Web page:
Goodman Gallery Cape is proud to present the first solo exhibition in Cape Town by Paris-based, Cameroon-born Bili Bidjocka. His work was first seen in Cape Town in 1998 when he collaborated with Kendell Geers on Heart of Darkness at the South African National Gallery.
Bidjocka’s experiences of this city and its people has heightened his awareness of the extremes of beauty and vulnerabilty, qualities that he has foregrounded in the conception and production of FICTION #1. The first of a series of exhibitions to take place globally, it is conceived as an onirique wandering through the life of Bernardo Soares, both a character and one of the heteronyms of Fernando Pessoa, the Portuguese author of The Book of Disquiet who, coincidentally, grew up in Durban at the turn of the twentieth century.
Pursuing notions of formlessness leaves open the possibilities for creating alternate personas and new experiences. Merging the artist and the work of art by transforming the former into the latter, the artist becomes, in a sense, an artifact, or a beautiful fiction. With serious intent, he sets up situations of play through which to explore various enigmas. These may take the form of photographs, embellished with layers of beaded texts or designs added in collaboration with the Beloved Beadwork collective. Suggesting a fictional retrospective, they present enigmas while offering opportunities to revisit or re-imagine past projects.
Inspired by African knowledge systems and by diverse traditions of philosophy and religious mysteries, Bidjocka draws on Judaism, Christianity and Islam as well as on literary references. A spectacular beaded curtain invokes the Seder question, ‘Why is this night different from all other nights?’ provoking associations of sacred practices, yet remaining open-ended and suggestive. A photograph of Venice adorned with beaded script inspired by Arabic texts asserts an Islamic presence largely occluded in the centres of Europe.
A sequence of videos, made in Dakar during the biennale of 2000, features a lone boxer who in one video is a toned, muscled athlete and in another, the artist seen shadow boxing. They evoke Don Quixote and Charlie Chaplin in flailing performances that are at times both ridiculous and vulnerable. In fending off an imaginary enemy outside and within, he explores the mercurial qualities of contradiction and inversion. The making of art thus becomes an adventure in which viewers are invited to particpate in an imaginary game of creation.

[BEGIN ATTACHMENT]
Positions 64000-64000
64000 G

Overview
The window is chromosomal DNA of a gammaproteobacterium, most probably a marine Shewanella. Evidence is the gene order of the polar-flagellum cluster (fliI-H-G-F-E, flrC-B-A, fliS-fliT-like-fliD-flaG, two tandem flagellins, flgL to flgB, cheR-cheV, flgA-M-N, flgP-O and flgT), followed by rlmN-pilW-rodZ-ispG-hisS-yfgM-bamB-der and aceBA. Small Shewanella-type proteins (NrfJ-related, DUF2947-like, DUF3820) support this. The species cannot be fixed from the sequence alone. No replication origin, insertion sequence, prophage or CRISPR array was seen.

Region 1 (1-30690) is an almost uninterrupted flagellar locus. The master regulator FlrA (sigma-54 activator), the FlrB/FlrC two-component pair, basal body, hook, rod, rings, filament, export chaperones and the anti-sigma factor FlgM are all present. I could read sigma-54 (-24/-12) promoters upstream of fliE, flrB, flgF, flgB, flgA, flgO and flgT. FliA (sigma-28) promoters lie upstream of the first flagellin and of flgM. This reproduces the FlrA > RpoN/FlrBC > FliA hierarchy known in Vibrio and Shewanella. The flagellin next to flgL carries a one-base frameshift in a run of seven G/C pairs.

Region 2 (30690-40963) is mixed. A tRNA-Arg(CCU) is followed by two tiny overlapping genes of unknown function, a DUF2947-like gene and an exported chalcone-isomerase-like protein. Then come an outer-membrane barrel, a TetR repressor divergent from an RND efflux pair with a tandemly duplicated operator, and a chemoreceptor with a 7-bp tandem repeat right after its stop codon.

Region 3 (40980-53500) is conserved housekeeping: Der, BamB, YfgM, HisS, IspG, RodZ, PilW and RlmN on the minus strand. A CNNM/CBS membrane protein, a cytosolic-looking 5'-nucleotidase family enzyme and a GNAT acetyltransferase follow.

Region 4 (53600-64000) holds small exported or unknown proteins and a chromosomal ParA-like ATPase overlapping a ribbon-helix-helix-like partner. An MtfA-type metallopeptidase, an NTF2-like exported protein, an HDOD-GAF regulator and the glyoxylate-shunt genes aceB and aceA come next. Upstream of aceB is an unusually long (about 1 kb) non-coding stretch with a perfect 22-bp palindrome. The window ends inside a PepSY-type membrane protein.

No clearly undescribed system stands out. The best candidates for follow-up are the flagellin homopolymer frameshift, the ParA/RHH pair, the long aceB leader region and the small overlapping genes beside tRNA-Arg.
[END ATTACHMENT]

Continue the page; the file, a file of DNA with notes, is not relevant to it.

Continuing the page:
Dakar Tour at Dak’Art, 2000 required biennale audiences to locate, throughout the city, flags inscribed with the double lines of a pause where they could engage with the city and its inhabitants beyond the confines of the biennale. Invoking the search for the perfect lover – that interminable quest for connectedness – which he finds as much in human intercourse as he does in the imaginary world of art, Bidjocka seeks ways to balance the inevitability of life with the risk of failure. Whatever their form, Bidjocka’s works are elegant and poetic explorations of the condition of humanity that embrace intimacy, mystery, ambiguity and change.
Bili Bidjocka was included in the Havana Biennale (1997), the Taipei Biennale (2004) and the Venice Biennale (on Check List: Luanda Pop, 2007 curated by Fernando Alvim and Simon Njami). Bidjocka has featured on landmark international exhibitions such as Black President (New Museum, New York, 2003); Zeitwenden (Museum of Modern Art, Bonn, 1999) and Africa Remix (Düsseldorf, London, Paris, Tokyo and Johannesburg, 2005-2007). In collaboration with Emily Cantrell and Jesus Polanco, he founded and directed Matrix Art Project, a contemporary art platform in New York, Paris and Brussels.